Mixed response for VAR

The big screen displays a VAR review for a possible penalty during a FIFA World Cup 2018 match in Yekaterinburg.   | Photo Credit: Matthias Hangst

Technology, an integral part of a few other sports, has made its way to football’s biggest event as well. The introduction of Video Assistant Referees (VAR) has elicited mixed response.

The National Football League and the National Basketball League in the USA use technology to review scoring and many other aspects of the game. Tennis, too, has seen its use while cricket was perhaps the first sport to embrace it with the advent of the Third Umpire in 1992.

Roberto Rosetti, FIFA’s VAR refereeing project leader, reiterates the referee’s omnipresent role in the entire process.

“The referee is at the centre of the decision-making process. The VAR doesn’t decide. It can only recommend an on-field review,” he said. “The referee has to take the final decision. This is the difference between interpretation, subjective decisions and factual decisions. The referee will be at the centre of all interpretations.”

This key decision perhaps has left it to scrutiny, with VAR decisions in Russia creating more confusion.

While VAR has helped sides like Spain, France with the correct interpretation, Serbia’s Aleksandar Metrovic (against Switzerland) can feel aggrieved for missing out on a penalty. Cristiano Ronaldo (against Morocco) can also complain about the same, while Iran (against Portugal), Argentina (against Croatia) and Spain (against Morocco) have been hard pressed by some of the wrong calls.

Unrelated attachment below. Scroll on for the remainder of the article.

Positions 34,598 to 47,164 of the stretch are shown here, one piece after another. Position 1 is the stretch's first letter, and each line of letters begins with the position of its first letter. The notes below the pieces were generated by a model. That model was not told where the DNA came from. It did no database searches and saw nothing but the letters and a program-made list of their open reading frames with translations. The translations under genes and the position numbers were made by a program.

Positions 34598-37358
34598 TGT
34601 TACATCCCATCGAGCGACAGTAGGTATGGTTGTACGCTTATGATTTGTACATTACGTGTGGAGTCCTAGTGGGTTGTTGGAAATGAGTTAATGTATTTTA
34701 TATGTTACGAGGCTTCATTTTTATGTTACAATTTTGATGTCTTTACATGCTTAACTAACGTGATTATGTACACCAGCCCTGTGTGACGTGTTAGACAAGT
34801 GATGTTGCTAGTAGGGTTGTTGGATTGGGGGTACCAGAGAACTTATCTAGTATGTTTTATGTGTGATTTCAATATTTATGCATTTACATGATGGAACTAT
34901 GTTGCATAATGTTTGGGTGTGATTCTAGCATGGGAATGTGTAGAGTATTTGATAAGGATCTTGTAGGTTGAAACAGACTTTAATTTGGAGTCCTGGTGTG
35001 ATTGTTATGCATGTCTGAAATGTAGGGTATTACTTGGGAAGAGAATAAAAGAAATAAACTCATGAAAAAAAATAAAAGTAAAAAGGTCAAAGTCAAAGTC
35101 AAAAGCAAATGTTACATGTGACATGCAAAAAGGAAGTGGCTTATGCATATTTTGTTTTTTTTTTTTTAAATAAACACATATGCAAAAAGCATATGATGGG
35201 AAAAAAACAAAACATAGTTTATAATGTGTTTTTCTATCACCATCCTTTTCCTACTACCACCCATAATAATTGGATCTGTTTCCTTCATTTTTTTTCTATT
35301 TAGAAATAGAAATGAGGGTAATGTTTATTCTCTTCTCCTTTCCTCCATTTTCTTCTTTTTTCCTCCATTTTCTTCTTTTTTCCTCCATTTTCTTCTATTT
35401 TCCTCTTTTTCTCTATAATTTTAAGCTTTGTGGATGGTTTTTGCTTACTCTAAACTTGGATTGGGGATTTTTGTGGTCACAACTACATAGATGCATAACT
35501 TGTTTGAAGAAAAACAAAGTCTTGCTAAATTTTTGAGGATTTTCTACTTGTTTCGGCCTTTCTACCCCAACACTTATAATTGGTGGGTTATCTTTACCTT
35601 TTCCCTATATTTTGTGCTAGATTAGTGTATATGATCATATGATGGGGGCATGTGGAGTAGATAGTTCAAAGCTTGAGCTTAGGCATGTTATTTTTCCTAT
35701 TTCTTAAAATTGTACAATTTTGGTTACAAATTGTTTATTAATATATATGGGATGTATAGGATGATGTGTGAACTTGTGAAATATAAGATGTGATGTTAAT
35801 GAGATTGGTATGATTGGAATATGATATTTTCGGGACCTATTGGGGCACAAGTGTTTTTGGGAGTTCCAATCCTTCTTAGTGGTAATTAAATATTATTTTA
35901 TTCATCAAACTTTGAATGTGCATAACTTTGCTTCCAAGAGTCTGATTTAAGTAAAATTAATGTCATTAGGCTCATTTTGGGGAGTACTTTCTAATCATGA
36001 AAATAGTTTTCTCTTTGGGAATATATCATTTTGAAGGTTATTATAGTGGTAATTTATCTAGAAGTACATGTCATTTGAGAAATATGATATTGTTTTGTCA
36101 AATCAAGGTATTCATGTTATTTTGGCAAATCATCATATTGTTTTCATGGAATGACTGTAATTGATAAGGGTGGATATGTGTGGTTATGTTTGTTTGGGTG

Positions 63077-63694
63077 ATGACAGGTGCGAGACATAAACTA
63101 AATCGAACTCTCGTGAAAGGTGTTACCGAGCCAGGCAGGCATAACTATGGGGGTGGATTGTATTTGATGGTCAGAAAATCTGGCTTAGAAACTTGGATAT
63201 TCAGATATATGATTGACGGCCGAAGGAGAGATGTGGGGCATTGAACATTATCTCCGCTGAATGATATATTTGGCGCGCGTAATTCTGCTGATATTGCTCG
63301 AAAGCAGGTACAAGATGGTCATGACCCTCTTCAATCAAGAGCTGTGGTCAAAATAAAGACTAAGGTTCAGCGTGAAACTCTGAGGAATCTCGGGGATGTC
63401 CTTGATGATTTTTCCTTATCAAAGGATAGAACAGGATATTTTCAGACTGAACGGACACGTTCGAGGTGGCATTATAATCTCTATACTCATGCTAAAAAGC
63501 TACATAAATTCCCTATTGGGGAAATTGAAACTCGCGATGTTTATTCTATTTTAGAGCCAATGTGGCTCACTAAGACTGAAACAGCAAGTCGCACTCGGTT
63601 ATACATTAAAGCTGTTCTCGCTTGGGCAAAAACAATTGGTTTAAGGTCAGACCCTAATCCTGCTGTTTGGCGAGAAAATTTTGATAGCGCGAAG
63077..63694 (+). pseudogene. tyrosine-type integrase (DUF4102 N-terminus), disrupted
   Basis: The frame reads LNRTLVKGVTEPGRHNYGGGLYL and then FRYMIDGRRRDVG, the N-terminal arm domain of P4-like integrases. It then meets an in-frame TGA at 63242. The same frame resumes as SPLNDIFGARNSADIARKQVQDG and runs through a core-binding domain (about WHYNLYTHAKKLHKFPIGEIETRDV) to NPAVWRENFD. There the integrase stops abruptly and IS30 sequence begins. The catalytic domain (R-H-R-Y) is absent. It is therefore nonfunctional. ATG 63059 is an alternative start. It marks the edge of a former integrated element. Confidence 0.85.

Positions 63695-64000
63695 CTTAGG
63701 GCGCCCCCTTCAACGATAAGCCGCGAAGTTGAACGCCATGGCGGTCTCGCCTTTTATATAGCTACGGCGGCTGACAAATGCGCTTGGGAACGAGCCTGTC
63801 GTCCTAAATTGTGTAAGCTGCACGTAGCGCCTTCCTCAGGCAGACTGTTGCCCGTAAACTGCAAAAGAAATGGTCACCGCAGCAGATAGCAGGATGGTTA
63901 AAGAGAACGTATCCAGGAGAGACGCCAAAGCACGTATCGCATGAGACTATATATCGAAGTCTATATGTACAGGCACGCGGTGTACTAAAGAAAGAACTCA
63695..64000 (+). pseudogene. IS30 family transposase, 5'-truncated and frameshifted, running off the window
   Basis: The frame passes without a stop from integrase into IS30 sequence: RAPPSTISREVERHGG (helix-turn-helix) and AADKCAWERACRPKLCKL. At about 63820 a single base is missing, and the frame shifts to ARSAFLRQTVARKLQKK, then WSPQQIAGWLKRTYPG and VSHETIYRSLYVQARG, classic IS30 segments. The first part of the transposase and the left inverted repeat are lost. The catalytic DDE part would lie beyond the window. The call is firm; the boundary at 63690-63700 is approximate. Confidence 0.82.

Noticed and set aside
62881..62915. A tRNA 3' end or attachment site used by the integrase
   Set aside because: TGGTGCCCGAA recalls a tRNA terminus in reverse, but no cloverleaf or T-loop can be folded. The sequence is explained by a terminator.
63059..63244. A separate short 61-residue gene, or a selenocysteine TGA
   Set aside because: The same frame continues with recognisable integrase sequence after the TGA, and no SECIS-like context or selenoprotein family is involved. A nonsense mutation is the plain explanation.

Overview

“During a competition it’s not possible to have everything 100 percent correct and it’s not easy for referees to listen to some outside advice especially after they have been the boss on the field for 10 or 20 years of their career. For whatever reason perhaps there has not been a right interpretation in some cases,” Pierluigi Collina, the chairman of FIFA’s Referees Committee, said.

While VAR has generally been successful and hardly obstructed the flow of play — every review has consumed an average of 80 seconds — there’s still ambiguity about the interpretation of it, with different referees looking at it in different ways, much like their actual elucidation of the game.

But like goal-line technology, which has come to stay and is now accepted as the last word on whether a goal stands, VAR will require experience, fine-tuning and self-correction before it stops being part of a debate.

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Printable version | Sep 21, 2021 1:14:02 AM |

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